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By Dr. Rion Berg
December 31, 2019
Category: Heel pain

womanPsoriatic arthritis (PsA) is a chronic condition that affects 30% of people who have psoriasis (a condition that shows up as red patches on the skin). Most people develop skin problems first but sometimes symptoms of arthritis can precede it or can develop without it.

PsA is an inflammatory disease which affects the joints and the places where tendons and ligaments connect to the bone.

Risk Factors

  • Psoriasis
  • Genetics - parent or sibling with the condition
  • Occurs most often in people between 30-50

Foot Symptoms

Because the feet have 26 bones and 33 joints, and over hundred tendons, muscles, and ligaments they are a prime target for this condition.

Foot and ankle symptoms and conditions can include:

  • Swollen toes that resemble sausages

  • Pain and difficulty walking with first steps upon waking or after periods of inactivity

  • Stiffness pain, throbbing, swelling and tenderness in one or more joints

  • Toenails that are pitted, discolored, crumbly, thickened, or lift off the nail bed.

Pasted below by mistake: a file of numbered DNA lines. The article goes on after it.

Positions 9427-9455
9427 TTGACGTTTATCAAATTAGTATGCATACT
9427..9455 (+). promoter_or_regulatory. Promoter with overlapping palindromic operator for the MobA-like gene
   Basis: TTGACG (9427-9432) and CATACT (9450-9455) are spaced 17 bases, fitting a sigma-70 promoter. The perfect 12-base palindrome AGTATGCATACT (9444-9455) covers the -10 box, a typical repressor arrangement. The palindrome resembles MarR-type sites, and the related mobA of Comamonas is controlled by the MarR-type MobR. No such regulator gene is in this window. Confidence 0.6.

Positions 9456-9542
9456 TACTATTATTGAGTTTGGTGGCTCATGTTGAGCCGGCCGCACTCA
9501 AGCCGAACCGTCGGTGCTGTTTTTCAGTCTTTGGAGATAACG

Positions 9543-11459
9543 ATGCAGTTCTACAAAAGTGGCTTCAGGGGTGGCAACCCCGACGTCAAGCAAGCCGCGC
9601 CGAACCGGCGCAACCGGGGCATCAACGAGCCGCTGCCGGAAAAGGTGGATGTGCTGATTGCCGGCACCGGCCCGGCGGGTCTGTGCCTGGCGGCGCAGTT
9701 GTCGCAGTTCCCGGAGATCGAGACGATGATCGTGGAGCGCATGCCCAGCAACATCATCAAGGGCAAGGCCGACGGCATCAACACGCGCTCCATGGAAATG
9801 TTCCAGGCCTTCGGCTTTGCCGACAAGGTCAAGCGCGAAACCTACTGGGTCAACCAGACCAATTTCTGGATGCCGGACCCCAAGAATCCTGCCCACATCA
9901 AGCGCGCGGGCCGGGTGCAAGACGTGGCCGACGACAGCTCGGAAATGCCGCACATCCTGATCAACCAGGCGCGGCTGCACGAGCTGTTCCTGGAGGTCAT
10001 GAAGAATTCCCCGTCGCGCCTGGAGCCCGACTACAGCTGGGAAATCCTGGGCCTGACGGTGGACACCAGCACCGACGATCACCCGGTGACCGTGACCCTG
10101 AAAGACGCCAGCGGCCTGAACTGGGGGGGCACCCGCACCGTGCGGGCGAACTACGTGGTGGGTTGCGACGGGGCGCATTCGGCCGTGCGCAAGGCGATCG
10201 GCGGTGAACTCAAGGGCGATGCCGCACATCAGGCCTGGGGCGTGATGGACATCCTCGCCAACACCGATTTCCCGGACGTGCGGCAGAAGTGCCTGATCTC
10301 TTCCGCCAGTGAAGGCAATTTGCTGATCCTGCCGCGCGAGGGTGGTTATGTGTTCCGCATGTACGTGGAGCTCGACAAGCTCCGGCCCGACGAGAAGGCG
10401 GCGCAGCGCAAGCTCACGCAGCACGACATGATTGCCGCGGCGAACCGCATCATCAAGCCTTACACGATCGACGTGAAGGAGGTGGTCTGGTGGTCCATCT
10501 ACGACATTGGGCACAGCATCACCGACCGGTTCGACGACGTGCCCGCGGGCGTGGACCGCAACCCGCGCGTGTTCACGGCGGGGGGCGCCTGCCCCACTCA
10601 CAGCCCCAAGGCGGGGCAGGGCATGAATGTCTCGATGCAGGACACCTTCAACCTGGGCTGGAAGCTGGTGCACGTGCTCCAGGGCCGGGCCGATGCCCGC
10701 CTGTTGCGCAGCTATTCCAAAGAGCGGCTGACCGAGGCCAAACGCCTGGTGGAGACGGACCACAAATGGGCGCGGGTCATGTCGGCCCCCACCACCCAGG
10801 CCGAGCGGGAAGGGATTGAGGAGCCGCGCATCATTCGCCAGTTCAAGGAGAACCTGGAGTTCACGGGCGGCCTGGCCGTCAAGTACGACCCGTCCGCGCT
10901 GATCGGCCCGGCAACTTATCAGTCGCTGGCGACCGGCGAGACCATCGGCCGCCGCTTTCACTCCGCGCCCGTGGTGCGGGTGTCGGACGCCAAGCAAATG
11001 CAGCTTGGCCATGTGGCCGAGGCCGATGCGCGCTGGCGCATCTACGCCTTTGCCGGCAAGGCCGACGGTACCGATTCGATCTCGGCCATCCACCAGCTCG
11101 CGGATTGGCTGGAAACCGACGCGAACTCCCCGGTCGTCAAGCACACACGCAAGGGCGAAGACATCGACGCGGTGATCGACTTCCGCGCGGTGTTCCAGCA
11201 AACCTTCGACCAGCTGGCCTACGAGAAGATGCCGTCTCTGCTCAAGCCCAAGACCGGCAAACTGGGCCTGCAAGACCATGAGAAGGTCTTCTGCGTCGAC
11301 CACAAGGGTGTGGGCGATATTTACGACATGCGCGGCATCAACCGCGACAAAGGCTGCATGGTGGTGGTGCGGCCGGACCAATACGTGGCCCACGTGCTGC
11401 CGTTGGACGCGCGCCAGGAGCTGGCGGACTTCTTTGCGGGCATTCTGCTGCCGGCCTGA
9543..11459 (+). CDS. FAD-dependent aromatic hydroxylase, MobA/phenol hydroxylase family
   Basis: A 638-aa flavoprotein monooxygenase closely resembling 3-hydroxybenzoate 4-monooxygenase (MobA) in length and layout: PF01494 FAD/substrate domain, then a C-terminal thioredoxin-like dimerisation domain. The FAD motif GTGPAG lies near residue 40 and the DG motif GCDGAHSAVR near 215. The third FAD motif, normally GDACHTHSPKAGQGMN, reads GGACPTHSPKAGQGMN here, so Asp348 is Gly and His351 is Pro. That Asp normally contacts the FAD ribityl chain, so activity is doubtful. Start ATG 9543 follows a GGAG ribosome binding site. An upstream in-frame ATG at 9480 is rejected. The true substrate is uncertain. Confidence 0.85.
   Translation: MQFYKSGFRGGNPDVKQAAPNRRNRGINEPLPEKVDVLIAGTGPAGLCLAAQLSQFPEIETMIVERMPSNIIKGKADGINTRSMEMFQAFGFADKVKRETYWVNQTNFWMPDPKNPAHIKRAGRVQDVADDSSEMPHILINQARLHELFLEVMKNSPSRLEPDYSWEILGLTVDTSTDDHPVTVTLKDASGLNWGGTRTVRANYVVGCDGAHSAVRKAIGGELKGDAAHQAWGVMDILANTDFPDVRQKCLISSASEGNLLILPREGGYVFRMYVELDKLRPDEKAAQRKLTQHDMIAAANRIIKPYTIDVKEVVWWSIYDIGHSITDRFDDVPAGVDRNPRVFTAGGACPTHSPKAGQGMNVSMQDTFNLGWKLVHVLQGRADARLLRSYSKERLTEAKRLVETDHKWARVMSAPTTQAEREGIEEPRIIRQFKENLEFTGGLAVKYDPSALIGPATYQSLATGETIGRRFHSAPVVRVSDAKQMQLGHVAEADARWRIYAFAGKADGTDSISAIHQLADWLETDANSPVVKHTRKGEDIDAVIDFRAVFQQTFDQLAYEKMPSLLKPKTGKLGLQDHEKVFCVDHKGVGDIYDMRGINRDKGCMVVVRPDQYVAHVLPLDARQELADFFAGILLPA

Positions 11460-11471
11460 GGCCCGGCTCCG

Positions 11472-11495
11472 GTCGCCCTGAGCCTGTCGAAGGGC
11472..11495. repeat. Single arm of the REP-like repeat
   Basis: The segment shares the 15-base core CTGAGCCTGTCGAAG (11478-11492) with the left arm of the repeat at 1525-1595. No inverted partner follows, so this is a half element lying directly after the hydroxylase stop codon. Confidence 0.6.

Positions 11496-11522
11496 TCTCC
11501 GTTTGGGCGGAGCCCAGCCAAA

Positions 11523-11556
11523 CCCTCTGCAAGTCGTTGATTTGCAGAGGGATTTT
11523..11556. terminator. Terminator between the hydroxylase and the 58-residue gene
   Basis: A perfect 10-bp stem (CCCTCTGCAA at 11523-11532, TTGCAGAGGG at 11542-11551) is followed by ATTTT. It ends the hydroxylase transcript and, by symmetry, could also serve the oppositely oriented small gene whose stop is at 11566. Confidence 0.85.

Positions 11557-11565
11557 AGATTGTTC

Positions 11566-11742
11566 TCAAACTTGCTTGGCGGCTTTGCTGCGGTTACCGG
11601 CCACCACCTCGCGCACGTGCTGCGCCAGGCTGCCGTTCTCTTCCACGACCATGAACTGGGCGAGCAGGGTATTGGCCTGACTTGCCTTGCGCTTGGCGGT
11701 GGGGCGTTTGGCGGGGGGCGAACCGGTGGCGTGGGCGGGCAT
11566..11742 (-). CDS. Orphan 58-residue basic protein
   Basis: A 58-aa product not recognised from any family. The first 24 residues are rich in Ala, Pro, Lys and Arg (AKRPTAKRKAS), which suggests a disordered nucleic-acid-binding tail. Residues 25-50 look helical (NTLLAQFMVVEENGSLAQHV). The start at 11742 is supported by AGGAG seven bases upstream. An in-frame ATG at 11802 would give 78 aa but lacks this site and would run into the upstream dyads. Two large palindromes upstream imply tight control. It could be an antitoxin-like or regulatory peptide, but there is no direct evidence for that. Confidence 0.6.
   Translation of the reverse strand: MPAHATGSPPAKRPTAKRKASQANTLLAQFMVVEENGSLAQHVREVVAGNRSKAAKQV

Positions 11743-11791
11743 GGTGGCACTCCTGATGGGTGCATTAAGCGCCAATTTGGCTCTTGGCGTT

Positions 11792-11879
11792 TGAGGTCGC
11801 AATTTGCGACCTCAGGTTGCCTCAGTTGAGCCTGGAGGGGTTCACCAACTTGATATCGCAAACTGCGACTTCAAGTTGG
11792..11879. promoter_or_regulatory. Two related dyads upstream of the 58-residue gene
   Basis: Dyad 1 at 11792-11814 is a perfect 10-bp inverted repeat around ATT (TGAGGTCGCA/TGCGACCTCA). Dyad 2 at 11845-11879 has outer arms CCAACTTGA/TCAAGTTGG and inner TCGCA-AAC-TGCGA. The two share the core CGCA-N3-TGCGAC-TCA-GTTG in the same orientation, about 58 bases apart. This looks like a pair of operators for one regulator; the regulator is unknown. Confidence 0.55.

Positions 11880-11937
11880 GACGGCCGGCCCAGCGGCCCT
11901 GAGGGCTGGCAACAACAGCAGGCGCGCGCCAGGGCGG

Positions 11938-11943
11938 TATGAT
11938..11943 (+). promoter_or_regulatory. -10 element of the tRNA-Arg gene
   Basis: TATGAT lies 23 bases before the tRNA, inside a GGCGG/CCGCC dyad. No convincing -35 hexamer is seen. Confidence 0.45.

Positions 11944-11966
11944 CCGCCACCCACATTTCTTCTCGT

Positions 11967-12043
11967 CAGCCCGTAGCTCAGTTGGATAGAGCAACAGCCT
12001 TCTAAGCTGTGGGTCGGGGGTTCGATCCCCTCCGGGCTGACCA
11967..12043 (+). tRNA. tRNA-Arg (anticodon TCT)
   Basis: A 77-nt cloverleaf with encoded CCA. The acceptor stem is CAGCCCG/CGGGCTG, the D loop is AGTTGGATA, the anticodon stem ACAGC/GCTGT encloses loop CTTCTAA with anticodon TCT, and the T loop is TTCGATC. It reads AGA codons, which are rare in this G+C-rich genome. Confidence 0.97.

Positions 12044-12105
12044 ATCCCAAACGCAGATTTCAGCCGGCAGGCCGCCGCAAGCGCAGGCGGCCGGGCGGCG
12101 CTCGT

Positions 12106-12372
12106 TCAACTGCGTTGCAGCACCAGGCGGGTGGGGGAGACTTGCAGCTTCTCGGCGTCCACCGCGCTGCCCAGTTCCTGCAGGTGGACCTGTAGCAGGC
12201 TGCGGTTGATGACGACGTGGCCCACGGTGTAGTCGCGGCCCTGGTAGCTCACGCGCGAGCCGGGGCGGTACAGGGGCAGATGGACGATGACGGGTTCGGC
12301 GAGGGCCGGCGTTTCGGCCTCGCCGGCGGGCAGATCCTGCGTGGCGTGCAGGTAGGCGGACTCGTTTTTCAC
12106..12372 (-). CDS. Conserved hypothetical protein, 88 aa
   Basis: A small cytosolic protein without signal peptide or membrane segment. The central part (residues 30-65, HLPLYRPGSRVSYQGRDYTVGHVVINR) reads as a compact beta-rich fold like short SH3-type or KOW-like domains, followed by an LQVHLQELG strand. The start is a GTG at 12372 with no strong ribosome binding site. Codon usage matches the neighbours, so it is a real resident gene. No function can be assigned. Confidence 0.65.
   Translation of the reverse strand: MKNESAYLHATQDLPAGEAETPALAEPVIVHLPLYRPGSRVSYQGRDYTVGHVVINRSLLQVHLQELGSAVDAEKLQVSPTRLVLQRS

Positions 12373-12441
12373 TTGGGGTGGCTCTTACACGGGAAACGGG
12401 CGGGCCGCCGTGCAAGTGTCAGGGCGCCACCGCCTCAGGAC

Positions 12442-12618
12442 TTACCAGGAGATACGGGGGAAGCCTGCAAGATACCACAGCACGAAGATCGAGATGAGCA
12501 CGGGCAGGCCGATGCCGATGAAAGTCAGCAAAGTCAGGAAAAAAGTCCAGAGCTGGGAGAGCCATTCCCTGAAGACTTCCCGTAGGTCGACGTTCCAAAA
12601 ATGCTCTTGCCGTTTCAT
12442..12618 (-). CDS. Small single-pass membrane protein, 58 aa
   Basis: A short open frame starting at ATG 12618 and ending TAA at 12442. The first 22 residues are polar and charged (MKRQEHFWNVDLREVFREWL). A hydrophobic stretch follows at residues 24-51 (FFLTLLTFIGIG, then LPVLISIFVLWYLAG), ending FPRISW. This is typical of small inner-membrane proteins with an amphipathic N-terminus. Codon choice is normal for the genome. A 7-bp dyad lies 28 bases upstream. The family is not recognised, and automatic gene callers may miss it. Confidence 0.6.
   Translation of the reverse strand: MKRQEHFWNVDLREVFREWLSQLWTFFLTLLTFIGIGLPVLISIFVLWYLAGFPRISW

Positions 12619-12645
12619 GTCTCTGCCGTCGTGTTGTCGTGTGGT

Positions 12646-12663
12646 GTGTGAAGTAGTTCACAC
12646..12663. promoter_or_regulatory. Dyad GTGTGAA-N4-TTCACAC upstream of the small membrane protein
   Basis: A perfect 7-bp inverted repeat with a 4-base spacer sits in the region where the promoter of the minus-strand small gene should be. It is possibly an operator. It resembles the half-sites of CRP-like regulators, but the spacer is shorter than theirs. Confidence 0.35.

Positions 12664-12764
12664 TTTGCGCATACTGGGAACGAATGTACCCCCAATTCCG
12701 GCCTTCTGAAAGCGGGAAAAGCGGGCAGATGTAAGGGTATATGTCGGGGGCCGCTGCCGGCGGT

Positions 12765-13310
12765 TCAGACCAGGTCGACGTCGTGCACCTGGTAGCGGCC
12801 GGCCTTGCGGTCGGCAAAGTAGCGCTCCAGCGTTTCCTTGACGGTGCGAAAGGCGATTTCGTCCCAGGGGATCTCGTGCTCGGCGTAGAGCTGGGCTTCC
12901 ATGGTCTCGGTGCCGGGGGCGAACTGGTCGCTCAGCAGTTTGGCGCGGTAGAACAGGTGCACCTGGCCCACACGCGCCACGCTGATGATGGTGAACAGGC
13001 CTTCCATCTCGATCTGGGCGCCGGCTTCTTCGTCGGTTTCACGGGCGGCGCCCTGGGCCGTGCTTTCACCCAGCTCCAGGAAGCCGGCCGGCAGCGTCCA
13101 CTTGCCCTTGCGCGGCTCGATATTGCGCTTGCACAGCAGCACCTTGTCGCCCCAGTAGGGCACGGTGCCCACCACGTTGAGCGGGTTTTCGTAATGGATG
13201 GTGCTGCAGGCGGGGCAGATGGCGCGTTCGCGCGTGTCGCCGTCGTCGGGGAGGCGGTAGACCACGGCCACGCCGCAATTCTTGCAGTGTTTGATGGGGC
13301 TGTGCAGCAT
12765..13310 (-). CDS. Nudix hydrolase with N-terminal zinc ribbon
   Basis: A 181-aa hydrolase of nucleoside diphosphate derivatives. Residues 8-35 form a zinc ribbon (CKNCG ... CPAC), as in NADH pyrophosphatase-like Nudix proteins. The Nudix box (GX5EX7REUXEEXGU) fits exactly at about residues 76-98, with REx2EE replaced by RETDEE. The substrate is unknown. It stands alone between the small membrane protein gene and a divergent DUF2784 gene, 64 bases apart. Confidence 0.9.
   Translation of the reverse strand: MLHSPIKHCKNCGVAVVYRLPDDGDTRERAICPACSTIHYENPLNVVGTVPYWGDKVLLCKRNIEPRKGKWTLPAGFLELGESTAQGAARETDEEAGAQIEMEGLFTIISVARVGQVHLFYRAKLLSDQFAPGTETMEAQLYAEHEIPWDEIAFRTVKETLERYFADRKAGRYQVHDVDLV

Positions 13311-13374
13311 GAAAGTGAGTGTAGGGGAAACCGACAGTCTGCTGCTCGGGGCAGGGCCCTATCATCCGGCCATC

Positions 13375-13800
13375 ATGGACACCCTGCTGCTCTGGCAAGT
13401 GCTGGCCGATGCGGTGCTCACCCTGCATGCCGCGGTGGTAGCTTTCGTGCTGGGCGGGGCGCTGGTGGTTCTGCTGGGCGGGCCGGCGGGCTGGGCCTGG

• Limited range of motion in the ankles

  • Painful calluses over joints

  • Achilles tendonitis and plantar fasciitis are two of the more common foot conditions experienced by patients with psoriatic arthritis.

Treatment

  • Follow your medication regimen; rheumatologists are physicians that specialize in treating psoriatic arthritis.

  • Apply ice - ice can help reduce the inflammation and pain; apply ten minutes on, ten minutes off. In addition, if you have heel pain, roll frozen water bottle on the bottom of your foot.

  • Participate in a low-impact exercise to reduce inflammation such as swimming, biking, or using an elliptical; check with your physician before starting any new exercise regimen.

  • Treat toenail fungus - one third of patients with this condition will develop a fungal nail infection. If you already have a fungal toenail infection get it treated through our comprehensive treatment program.

  • Prevent toenail fungus - the following actions will help prevent toenail fungus.

    • wear shower shoes in public facilities

    • buy shoes that fit well that are made out of materials that breathe